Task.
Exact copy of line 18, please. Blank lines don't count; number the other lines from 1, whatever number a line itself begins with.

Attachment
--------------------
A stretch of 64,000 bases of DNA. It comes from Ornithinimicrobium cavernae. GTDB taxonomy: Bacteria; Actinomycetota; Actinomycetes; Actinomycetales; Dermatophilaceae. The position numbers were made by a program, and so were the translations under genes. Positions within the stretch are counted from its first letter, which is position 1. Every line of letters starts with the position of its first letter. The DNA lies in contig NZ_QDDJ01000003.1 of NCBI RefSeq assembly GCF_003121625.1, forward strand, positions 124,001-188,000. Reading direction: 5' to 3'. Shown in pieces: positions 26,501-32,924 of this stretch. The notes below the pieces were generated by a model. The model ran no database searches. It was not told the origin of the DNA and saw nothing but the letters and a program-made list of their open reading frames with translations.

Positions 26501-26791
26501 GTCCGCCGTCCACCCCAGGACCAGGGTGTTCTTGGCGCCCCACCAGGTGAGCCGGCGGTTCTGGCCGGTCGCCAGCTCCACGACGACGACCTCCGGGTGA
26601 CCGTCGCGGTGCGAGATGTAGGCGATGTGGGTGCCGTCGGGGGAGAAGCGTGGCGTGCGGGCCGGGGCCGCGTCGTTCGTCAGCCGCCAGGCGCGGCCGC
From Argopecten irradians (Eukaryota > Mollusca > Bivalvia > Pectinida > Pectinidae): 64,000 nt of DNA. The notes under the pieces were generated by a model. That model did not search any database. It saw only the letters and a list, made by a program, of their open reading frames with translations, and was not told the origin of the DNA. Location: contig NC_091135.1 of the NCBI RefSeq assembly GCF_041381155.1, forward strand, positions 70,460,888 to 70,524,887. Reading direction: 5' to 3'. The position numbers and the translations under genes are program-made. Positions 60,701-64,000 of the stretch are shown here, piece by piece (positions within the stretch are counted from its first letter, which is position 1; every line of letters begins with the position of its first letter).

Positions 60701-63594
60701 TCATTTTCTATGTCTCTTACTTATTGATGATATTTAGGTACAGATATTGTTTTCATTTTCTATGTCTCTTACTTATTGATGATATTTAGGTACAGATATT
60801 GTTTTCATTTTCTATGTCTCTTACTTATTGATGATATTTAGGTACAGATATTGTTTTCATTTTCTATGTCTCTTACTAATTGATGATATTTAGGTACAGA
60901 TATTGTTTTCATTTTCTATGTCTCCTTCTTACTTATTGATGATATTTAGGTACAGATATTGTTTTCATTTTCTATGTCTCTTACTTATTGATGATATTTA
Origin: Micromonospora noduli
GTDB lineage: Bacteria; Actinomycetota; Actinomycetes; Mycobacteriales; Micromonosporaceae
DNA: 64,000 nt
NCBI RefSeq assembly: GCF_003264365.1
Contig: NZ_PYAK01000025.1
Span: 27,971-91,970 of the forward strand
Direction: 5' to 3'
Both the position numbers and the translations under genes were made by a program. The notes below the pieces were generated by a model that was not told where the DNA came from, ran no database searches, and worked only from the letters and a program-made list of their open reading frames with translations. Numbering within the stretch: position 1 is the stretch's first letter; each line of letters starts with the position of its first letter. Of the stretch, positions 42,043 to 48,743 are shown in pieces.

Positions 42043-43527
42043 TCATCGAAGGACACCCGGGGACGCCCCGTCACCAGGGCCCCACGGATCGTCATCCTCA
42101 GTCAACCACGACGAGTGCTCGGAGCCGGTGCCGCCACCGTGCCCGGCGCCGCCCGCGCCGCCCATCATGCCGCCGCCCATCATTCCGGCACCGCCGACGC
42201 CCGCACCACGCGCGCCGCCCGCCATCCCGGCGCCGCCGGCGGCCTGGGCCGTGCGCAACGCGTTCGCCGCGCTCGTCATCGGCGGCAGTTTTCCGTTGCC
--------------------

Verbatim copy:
Positions 42043-43527